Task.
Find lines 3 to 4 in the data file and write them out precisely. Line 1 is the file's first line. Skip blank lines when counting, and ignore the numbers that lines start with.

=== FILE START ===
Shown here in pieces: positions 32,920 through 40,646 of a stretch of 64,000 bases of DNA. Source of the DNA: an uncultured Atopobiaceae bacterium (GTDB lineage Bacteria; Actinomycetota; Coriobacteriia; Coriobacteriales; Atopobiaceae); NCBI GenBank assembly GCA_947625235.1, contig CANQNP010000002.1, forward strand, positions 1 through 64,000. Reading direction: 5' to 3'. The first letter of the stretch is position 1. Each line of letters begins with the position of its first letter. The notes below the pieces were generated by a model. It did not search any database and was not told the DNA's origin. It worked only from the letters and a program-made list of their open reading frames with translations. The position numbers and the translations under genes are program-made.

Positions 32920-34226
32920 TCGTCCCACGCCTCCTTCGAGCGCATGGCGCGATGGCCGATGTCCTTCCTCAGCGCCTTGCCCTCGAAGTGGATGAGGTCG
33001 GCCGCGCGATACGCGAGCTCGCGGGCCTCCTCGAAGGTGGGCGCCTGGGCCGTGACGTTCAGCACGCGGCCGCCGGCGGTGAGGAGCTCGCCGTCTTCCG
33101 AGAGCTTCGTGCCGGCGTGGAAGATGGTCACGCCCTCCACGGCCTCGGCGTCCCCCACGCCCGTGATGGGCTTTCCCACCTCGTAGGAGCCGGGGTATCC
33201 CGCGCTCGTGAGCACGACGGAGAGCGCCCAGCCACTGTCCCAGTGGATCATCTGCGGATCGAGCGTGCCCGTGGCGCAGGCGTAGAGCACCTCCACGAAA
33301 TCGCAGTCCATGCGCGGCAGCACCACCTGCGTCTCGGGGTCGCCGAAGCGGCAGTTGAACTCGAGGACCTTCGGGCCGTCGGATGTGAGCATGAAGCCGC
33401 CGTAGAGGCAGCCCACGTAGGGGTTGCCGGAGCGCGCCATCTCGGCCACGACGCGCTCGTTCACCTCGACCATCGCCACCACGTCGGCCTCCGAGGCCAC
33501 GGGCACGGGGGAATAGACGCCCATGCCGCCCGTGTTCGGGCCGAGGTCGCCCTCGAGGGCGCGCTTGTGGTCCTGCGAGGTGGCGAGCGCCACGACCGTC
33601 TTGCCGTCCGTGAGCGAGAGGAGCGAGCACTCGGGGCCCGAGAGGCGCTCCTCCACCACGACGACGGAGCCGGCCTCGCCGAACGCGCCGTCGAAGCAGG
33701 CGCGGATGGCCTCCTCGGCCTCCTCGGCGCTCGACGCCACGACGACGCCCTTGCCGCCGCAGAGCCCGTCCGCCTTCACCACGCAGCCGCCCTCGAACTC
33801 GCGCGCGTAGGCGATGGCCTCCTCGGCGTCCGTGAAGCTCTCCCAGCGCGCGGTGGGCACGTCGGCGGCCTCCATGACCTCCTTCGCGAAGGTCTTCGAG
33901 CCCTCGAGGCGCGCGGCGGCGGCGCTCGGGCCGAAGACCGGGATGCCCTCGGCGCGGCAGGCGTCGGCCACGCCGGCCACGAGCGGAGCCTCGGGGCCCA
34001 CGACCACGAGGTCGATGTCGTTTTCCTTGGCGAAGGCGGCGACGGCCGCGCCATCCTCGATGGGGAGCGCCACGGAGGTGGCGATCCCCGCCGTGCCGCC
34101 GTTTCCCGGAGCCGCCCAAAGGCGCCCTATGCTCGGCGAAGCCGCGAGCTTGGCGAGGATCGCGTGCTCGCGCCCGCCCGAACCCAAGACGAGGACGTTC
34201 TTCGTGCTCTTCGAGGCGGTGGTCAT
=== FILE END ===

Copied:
32920 TCGTCCCACGCCTCCTTCGAGCGCATGGCGCGATGGCCGATGTCCTTCCTCAGCGCCTTGCCCTCGAAGTGGATGAGGTCG
33001 GCCGCGCGATACGCGAGCTCGCGGGCCTCCTCGAAGGTGGGCGCCTGGGCCGTGACGTTCAGCACGCGGCCGCCGGCGGTGAGGAGCTCGCCGTCTTCCG